Thursday, October 20, 2016

THE EUNUCH (1971) #65


Released May 12th, THE EUNUCH (1971) is the creative work of prolific screenwriter Lo Wei who surprisingly did NOT direct this movie himself but instead works with brand new director Teddy Yip Wing-Cho. The action director is Simon Chui Yee-Ang and the man that put it all together is the great producer Runme Shaw. This is a very straightforward story of treachery and revenge somewhat based on historical fact. All right, let’s get busy!

Pai Ying is THE EUNUCH
From the middle of the Zhou Dynasty (6th century B.C.) to the end of Imperial China in the Qing Dynasty (1912 A.D.) the Emperors of China did not trust men and their carnal desires and so used Eunuchs to work in the palace close to their concubines so there was no chance of sexual impropriety in the court. Unfortunately the Eunuchs found other ways to betray the trust and misuse the emperor’s power that was uniquely theirs. The eunuchs were hated with a passion that is often reserved for those that are "different" and so there are many such stories in Chinese history about their misdeeds. This is just one of them that is also one of revenge. Please enjoy it,... if you can. 

Chung Wah as the Imperial Crown Prince Zhu Jin

Yeung Chi-Hing as Prince Jin's teacher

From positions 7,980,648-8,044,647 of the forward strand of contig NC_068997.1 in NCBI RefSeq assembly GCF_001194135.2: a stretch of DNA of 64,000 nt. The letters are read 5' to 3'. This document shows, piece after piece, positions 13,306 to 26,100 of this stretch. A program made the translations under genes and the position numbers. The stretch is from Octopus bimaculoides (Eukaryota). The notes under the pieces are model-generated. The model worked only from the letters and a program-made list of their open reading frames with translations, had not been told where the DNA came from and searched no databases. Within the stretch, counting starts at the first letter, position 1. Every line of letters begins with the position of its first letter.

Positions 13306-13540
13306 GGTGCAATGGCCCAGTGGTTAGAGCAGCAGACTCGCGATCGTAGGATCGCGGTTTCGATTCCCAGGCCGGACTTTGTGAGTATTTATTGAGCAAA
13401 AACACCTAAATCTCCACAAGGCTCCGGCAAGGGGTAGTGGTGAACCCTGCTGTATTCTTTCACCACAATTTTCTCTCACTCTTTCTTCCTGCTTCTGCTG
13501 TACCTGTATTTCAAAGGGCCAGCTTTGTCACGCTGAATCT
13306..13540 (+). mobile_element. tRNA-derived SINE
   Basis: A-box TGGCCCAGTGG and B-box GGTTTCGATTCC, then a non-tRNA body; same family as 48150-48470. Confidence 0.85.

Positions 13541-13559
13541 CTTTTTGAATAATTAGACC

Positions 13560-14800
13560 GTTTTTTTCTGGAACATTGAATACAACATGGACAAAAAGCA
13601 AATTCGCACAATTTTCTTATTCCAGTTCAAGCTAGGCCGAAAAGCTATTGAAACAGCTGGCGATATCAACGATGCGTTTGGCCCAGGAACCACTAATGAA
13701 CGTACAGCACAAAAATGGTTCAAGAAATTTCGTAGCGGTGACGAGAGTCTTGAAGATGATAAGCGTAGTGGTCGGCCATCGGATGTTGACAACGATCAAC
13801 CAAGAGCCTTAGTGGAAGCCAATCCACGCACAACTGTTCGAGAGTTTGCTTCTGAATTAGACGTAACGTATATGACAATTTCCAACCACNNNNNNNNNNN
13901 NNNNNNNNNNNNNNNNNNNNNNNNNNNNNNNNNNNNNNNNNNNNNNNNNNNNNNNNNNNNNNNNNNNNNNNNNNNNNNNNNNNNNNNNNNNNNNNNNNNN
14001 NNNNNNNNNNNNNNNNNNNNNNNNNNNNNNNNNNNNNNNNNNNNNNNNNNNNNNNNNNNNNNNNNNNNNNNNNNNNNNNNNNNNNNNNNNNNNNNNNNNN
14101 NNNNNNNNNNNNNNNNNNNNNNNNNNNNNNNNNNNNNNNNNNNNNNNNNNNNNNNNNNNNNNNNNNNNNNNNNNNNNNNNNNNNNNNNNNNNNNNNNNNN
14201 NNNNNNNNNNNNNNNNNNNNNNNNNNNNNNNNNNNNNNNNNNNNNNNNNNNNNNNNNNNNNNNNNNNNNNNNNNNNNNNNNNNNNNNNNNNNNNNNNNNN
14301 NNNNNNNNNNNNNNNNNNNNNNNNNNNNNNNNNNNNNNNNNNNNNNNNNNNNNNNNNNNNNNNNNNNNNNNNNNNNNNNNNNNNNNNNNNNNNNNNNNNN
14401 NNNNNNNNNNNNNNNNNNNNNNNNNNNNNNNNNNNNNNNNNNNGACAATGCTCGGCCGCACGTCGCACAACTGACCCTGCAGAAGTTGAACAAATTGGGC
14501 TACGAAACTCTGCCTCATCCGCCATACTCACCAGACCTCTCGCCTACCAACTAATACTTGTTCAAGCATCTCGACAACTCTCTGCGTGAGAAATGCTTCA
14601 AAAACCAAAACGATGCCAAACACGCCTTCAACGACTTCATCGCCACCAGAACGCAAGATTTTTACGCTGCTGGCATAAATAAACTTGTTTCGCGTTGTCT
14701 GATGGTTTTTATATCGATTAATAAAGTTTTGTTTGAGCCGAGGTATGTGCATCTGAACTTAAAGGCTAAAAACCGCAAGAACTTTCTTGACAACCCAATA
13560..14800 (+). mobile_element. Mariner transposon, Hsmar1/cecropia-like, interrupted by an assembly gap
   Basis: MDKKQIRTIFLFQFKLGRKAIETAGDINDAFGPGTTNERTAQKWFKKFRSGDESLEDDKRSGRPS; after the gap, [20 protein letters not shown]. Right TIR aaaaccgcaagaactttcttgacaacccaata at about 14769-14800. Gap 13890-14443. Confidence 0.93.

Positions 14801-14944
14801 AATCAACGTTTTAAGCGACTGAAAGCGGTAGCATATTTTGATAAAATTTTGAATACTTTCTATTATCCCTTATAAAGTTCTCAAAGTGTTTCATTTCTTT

the good: Lisa Chiao Chiao as Yan Yan. Chung Wah as Crown Prince Zhu Jin. Yeung Chi-Hing as Old man, Man Gongsun, Zhu Jin’s teacher. Yung Yuk-Yi as Old woman master, Yan Yan’s teacher.
the bad: Pai Ying as The Eunuch, Gui Dehai. Wang Hsieh as General Ye Zicong. James Tien as General’s guard. Yeung Chak-Lam as General’s guard. Little Unicorn as General’s guard.  

HONORABLE MENTION: Sammo Hung as first challenger in contest. 

Lisa Chiao Chiao as Yan Yan

Yung Yuk-Yi as Yan Yan's teacher

FIGHT TIME: THE EUNUCH (1971) was choreographed by Simon Chui Yee-Ang by himself (he often shares the chores with Sammo Hung) the last time he choreographed by himself was on A Taste Of Cold Steel (1970) and he once again does a great job and even improves on his previous work. I counted six (6) fight scenes including the extra long finale but I never felt bored at any time during the film. I loved his work most notably with the pole and Lisa Chiao Chiao’s solo fight at the temple was fierce!

HONORABLE MENTION: Not only was Simon Chui Yee-Ang’s choreography top quality but Lisa Chiao Chiao’s performance during her solo fight at the temple equally exceptional. I totally believed each killing technique and I also believed her taking on such a large number of men at one time with a combination of skill and rage!! Bravo!

Lisa Chiao Chiao after she realizes she has been played...

RECOMMENDATION: THE EUNUCH (1971) is an emotionally charged journey of Chinese history that is well worth watching. In addition, it is Teddy Yip Wing-Cho’s first directed movie and since he goes on to direct (and write) THE THUNDER KICK (1974), (direct only) SLEEPING FIST (1979) and (direct only) THE THUNDERING MANTIS (1980) it is, at least in my opinion a collectible conversation piece for kung fu flick lovers of all ages. So, overall I’m going to say it is a must-have and certainly a must-see as an interesting part of Shaw Brothers and karate / kung fu movie history. See you next time!